Wednesday, February 7, 2018

#2062 "Mulleins"

I also use art to learn about the natural world...January 20th, 2018.
Mullein plants grow almost anywhere. The tall spikes of yellow flowering rosettes are a favourite landing spot for the birds of Singleton Lake. Verbascum thapsus (great mullein or common mullein and yes, I had to look it up) is a species of mullein native to Europe, northern Africa, and Asia. The plant was introduced in the Americas and Australia probably with the pioneers. Mulleins prefer well-lit and disturbed soils where it can sprout from long-lived seeds. Mulleins are intolerant of shade from other plants and unable to survive tilling. Verbascum thapsus is a biennial plant meaning that takes two years to complete its biological lifecycle. In the first year, the plant grows leaves, stems, and roots then it enters a period of dormancy over the winter. Usually the stem remains very short and the leaves are low to the ground, forming a rosette during that first year. Many biennials require a cold treatment, or vernalization, before they will flower. During the next spring or summer, the stem of the biennial plant really elongates into a two metre or taller landing post. There are far fewer biennials than either perennial plants or annual plants.

Mulleins were apparently historically used as an herbal treatment for coughs, congestion, chest colds, bronchitis and inflammation. Native Americans and soldiers during the Civil War era made teas from leaves of mullein plants to treat asthma. During the 1800’s, settlers used their compounds to treat tuberculosis. Mullein produce a lot of seeds which can survive for decades before germination.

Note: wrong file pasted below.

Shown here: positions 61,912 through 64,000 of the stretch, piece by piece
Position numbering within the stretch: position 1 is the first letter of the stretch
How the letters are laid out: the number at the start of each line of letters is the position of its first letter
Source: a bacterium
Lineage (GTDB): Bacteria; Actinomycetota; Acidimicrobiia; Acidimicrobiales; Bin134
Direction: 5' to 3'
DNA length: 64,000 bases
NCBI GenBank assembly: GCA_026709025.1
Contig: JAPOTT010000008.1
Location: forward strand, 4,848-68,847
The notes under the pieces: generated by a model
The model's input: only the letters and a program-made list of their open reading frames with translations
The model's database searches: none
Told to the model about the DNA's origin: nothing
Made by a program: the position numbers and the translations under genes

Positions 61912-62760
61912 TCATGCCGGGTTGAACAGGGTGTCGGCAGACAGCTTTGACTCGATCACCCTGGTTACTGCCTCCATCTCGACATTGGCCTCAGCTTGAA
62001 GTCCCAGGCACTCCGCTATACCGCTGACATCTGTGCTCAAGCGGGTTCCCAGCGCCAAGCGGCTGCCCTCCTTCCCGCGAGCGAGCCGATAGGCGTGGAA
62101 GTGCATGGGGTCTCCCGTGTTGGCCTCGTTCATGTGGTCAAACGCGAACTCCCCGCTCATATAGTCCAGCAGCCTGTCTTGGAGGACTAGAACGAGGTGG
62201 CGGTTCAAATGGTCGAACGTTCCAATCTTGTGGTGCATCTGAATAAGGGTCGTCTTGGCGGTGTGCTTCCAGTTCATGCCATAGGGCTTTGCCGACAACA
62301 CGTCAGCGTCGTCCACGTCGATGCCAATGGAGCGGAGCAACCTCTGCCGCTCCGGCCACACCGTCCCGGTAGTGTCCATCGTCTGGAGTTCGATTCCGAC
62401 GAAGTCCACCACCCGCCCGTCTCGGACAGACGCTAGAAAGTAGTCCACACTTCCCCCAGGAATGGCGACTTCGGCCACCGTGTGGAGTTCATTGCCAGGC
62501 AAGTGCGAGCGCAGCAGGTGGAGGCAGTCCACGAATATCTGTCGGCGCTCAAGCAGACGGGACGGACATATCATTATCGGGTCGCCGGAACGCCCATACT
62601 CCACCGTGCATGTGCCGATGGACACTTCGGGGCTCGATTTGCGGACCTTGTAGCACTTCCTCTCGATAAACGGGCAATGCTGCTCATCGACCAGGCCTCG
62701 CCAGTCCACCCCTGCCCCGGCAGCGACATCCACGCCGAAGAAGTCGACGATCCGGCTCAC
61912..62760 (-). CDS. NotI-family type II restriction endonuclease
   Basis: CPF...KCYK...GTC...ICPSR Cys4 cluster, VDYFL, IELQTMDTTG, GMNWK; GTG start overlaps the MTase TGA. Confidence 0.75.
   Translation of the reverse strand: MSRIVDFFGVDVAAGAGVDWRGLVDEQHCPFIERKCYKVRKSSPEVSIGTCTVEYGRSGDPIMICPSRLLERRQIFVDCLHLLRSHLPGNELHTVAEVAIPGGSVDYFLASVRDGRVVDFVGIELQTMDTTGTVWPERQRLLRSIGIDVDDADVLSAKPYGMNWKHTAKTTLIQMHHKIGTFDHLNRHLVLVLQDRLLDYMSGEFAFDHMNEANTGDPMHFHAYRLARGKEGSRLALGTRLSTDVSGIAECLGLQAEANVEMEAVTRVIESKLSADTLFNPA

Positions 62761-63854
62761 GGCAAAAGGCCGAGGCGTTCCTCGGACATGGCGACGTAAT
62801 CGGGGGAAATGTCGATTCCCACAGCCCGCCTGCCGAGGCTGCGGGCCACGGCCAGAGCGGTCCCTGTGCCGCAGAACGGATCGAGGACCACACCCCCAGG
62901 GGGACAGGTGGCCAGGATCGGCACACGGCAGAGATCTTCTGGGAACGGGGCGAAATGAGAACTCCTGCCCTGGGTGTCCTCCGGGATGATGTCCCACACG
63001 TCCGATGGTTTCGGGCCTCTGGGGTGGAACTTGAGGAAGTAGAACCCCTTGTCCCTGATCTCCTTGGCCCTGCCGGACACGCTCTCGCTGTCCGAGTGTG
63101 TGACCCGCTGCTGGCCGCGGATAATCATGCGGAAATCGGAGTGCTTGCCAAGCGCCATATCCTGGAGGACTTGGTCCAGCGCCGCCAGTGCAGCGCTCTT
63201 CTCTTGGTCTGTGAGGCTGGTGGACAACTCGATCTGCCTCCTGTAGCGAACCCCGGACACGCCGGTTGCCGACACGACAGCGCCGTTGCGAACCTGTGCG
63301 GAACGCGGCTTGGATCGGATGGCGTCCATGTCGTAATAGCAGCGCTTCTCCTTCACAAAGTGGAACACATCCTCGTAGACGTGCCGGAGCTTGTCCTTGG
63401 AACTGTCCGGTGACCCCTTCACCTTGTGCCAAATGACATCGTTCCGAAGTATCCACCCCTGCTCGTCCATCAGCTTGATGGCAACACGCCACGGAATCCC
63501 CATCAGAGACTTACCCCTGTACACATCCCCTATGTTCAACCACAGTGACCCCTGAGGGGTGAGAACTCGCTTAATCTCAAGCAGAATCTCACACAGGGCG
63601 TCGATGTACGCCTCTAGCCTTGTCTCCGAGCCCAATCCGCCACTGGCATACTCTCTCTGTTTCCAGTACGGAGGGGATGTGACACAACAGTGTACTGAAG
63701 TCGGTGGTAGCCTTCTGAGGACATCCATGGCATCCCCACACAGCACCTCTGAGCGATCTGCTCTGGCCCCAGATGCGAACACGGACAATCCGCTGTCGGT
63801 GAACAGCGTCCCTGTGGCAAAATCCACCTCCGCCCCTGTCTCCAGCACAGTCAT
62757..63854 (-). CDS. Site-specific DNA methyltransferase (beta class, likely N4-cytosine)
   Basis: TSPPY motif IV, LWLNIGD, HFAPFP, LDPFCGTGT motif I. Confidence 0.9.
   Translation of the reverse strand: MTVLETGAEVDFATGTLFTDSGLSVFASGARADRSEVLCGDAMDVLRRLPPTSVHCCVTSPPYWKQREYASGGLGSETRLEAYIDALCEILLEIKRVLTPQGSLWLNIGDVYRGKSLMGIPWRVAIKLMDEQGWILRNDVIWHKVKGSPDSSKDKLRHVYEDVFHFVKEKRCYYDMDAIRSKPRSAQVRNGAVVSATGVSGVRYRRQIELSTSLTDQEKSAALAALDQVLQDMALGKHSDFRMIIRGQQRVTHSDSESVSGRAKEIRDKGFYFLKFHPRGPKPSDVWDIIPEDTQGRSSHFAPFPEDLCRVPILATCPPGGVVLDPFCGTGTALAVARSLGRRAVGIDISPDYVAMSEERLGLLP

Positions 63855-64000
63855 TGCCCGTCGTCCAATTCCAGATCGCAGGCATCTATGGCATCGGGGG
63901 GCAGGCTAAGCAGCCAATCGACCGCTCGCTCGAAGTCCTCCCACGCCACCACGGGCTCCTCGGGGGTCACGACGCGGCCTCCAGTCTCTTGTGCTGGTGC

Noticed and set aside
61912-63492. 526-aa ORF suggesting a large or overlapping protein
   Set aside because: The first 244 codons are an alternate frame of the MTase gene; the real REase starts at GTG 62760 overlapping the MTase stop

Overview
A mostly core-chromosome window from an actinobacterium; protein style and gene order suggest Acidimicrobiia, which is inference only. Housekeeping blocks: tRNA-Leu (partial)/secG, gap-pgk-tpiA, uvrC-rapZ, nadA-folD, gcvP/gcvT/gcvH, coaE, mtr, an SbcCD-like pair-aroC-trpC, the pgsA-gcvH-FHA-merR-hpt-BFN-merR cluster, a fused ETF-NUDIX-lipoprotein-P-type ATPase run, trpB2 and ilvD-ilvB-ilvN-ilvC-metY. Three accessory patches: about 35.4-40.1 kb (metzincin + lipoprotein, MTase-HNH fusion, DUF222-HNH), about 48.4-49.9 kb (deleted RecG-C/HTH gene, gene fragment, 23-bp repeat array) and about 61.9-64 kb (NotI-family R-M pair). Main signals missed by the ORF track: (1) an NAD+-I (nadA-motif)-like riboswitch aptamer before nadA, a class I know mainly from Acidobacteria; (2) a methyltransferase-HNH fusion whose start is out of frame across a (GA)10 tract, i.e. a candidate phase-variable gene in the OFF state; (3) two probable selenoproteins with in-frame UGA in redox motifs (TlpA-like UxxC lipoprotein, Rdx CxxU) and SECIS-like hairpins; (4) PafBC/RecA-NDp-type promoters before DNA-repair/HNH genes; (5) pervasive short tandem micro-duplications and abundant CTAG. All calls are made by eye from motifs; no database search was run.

The male bluebird is painted in the characteristic hunting stance ready to dive on any unsuspecting insect. There are very few brush strokes on this bird. If I counted them there are probably 10 strokes and certainly fewer than twenty. I decided to leave those strokes alone for fear of messing them up.
The background was actually looking downslope into Singleton Lake but I decided to turn it upside down and look upward. The subjects are the mulleins and the male blue bird and in this rare case the background really is just window dressing.

 As I have been accustomed to lately, the signature is a very subtle scratch in the wet paint. I sometimes use a red dot for the letter “i” to make it almost possible to locate the signature. I feel the art is more about the image than my signature anyway. Maybe a red dot will be all that is needed for a signature...
 Click to go to Chadwick Art... Thank you!

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#2223 "Covey of Cattle"

These cattle belong to the Covey Family which has farmed the area since 1905 or so. Most people think of a covey as a flock of birds but ...